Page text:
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Romania Recap


Matt in Romania for a State Department Poetry Program October 16-29, 2015

RomaniaMatt was in Romania for programs in Bucharest, Craiova, and Drobeta Turnu Severin, working with high school and college students on poetry writing and performance, leading to a poetry slam at the end of each city’s visit. This is the 4th State Department program he’s run, though he’s been lucky to have had help the previous 2 trips by some amazing poets, coaches, and organizers. Read about it in the October 13th Omaha World-Herald:

And here is an article from the Romania-Insider’s Daily News section:

American poet comes to Romania to teach students slam poetry

One Last Poem On Indiefeed


I’m honored to have a poem up on the final month of the fantastic Indiefeed performance poetry podcast! “I Want To Hear Some Poems” is now up at:

For those who don’t know, Indiefeed has been up for ten years, showcasing great podcasts centered on one poem by the best out there in spoken word poetry, featuring poems from poetry slams, cowboy poetry events, foreign events, and more. Check out my poem, of course, but stick around and find plenty of great reasons to keep clicking links.

The Anthony Frost English Bookstore in Bucharest


Before working with American Studies University students today in Bucharest, I stopped by the local English Language bookstore, Anthony Frost. It’s in a beautiful location, tucked near the Kretzulescu Church on Calea Victoriei. I felt a little sheepish as I don’t know the author Anthony Frost. Turns out, there’s a good reason: Anthony Frost was a truck driver, not an author.

Talking to Vlad, the owner, I found out Anthony Frost is the first Brit he met when Anthony showed up in Romania after the 1989 revolution with twelve trucks full of donated supplies. He was a normal guy who, on seeing news stories, went door to door knocking and collecting donations. That’s whose name this bookstore has. That’s who the owner thinks is important to be remembered.

And he’s right. And it’s a beautiful shop. I bought a bunch of books (some for Lucia and Sophia, a couple for me), some great locally-made notebooks on hand-made paper, and had a fine cup of tea while talking to Vlad.

So if you are ever nearby, stop in and browse. Support a beautiful spot worth your time.
45 Calea Victoriei, Sector 1, Bucharest 010062, Romania
Monday–Friday: 10.00–20.00
Saturday: 10.00–19.00
Sunday: 10.00–14.00

Poetry Slam in Craiova!


DSCN2068I think the jet lag is hitting me hard, but the 2-day workshop with students at Colegiul National “Carol I” (the 2nd-oldest school in Romania where I was working with 9th-11th graders) in Craiova went great. The feedback on today was through the roof, the embassy staffer with me and the teachers were really happy and the kids were coming up with great lines. And it felt good, I feel I did a goodDSCN2072 job today.

There is something magic about walking into a room of kids, American or other, half of whom say they’ve never written a poem before and then see all of them writing something worth keeping by the end. I really love this, it’s kind of amazing to see happen.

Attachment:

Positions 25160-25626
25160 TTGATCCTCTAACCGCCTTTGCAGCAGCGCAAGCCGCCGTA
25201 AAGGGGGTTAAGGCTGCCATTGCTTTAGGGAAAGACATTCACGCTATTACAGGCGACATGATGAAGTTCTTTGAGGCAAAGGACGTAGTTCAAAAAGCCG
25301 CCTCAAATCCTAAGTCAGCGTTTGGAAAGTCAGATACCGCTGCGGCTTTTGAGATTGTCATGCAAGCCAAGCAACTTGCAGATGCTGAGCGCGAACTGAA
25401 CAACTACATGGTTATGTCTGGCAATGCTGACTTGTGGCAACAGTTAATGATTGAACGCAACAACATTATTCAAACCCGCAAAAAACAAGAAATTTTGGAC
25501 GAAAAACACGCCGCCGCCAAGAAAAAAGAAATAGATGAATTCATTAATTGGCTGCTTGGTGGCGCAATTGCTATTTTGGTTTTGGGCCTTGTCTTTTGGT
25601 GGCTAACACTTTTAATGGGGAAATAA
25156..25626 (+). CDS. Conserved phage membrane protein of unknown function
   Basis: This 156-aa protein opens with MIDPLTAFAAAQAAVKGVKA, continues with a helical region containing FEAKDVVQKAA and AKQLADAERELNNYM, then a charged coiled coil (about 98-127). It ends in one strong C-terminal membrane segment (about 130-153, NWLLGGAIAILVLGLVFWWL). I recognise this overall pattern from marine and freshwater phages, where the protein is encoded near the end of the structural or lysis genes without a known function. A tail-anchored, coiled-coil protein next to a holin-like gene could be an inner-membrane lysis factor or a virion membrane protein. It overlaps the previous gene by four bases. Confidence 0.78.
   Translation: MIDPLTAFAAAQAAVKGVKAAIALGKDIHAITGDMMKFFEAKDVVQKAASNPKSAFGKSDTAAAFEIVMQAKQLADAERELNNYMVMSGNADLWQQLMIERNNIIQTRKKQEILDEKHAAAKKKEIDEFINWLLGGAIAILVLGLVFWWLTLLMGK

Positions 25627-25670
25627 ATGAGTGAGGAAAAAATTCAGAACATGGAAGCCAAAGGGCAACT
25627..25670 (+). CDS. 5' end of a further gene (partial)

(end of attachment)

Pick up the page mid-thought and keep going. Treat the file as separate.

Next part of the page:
We did writing and performance work for two days and capped it with maybe the first poetry slam ever in Craiova. 19 students participated, 19 students won. I love my job.


Romania, Day One


With some amazing jetlag (during which I tried to see the Van Gogh Museum during my layover in Amsterdam even though my head kept insisting it was 3am and art cannot be
DSCN1993properly appreciated by me at 3am), I wandered Bucharest today, taking a walking tour and also wandering on my own quite a bit through Old Town and around various neighborhoods. Here, I saw the National Art Museum (which I was able to enjoy far more than the Van Gogh Museum as, jetlagged, I’m nowhere near as jetlagged as I was in Amsterdam) and several of the sites of the 1989 revolution where Ceausescu was overthrown and executed. Today was also my 12th wedding anniversary so it’s odd to be going through the day without having anyone to talk to, so I’m grateful for the parts of technology which let me talk to Sarah today.



One of the inspiring monuments to the revolution is out front of the Parliament Palace where Ceausescu gave his final speech where things turned on him. Though there are jokes about it, it’s about Democracy piercing the cage of Communism (and not a giant potato on a stick).

Also associated with the revolution is the area in front of the National Theater where much the the killing happened when authorities opened fire on crowds. But there’s also a statue of characters from a Romanian playwright’s work and, though you can hardly see him as the tree obscures him, he sits in a chair enjoying the view of his characters.


The streets were both chDSCN2021arming and odd (and by odd I am almost entirely talking about the statue of a naked Roman Emperor Trajan levitating a wolf) and there was a lot to learn about Bucharest and the history of the city and of Romania.




DSCN2010There was also a Dracula (Vlad the Impaler) sighting as he lived in Bucharest for part of his life. More, at least, than the castle they sell tours to as “Dracula’s Castle” where he stayed for 2 or 3 nights. Our tour guide said this happens as the castle looks good, much better than the more villa-like building he would have lived in here.

In Romania!

1 comment

I made it safely to Bucharest and here was one of the first things I saw. Statue of a guy reading passionately from a book. I’ll take this as a good sign.IMG_1108

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